When I first started pushing hands, I got in trouble every time I tried to do a technique from the form. My teacher at the time said that insisting was the easiest way to mess up a technique. So I let it go and just focused on sticking. When doing that, occasionally my partner would attack suddenly and I would just neutralize seemingly by accident. I would then recognize the result as a technique from the form. Now, there are about a dozen ‘moves’ I can do ‘at will’. By ‘at will’ I guess I mean, being comfortable enough with that particular pattern to ‘allow it to happen’. I’m hoping that I can achieve that same level of comfort in sparring. Then I’ll be able to see which moves/techniques come naturally to me, instead of trying to insist on being/moving the way I ‘think’ is ‘right’.

    • I read your posts with great interest and appreciate your willingness to share your experiences. Agree with your observation, focusing on technique is unproductive. I recently stopped obsessing about technique and “pushing” and instead focused on sensing and sticking. Surprisingly (and not so surprisingly), my taiji seems to be better.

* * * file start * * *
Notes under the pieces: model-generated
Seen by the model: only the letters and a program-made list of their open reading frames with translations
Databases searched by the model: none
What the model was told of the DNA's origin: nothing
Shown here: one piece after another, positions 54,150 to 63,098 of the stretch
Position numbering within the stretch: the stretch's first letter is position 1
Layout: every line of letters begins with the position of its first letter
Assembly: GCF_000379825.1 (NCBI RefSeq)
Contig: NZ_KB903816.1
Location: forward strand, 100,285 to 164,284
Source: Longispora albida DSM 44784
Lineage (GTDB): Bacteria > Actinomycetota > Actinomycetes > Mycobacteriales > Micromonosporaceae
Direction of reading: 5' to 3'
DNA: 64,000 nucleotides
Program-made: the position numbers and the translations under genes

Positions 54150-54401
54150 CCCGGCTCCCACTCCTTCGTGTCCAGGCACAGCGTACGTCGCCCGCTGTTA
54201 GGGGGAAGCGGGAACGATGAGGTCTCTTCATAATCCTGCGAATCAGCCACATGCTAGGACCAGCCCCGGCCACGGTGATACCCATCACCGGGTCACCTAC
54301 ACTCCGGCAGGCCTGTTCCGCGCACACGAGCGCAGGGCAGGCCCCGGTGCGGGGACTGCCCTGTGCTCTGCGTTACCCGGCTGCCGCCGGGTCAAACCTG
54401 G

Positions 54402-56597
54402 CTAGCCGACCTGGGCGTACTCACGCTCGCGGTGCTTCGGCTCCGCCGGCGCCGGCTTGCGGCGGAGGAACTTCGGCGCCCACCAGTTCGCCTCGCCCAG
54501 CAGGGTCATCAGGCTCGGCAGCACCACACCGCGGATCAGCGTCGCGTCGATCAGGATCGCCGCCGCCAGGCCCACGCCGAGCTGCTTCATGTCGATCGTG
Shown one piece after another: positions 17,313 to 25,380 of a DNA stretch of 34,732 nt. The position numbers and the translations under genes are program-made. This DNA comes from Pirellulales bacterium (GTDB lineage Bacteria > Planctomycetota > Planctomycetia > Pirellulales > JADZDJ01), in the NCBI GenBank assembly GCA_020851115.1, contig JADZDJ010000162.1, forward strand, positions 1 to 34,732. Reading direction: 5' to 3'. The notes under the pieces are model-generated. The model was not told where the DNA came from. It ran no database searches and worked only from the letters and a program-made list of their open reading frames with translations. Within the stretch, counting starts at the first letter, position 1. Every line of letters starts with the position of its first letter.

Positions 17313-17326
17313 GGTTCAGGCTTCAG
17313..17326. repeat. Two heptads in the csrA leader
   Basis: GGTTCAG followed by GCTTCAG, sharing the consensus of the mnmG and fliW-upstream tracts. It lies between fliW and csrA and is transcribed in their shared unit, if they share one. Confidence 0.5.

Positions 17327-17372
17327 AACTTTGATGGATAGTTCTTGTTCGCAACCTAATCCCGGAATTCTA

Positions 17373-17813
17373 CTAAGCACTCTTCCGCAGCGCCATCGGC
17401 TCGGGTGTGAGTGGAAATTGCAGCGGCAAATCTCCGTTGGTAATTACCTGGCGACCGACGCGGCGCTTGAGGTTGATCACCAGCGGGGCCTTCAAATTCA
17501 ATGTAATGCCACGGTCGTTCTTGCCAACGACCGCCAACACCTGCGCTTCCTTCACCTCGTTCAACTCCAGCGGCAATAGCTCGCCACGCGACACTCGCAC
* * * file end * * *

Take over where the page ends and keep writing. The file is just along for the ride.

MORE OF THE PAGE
• Thanks for the comment. It’s crazy how after all these years, I’ll still have realizations like ‘move with the center’ or ‘oh, yeah, relax’! Each time though, it’s the same realization, yet the meaning is totally different. I’ve come to the conclusion that my teacher showed me everything I ever needed to know in the first 10 mins. Of course, being impatient, I always assumed I was missing something, that there had to be a trick or something. I’m afraid I wasted a lot of time trying to ‘figure it out’. There is nothing to figure out. There is no trick. Just relax, sink and listen. Everything else comes naturally…. with practice… lots of practice.

Leave a Reply

Fill in your details below or click an icon to log in: Logo

You are commenting using your account. Log Out /  Change )

Google+ photo

You are commenting using your Google+ account. Log Out /  Change )

Twitter picture

You are commenting using your Twitter account. Log Out /  Change )

Facebook photo

You are commenting using your Facebook account. Log Out /  Change )

Connecting to %s

%d bloggers like this: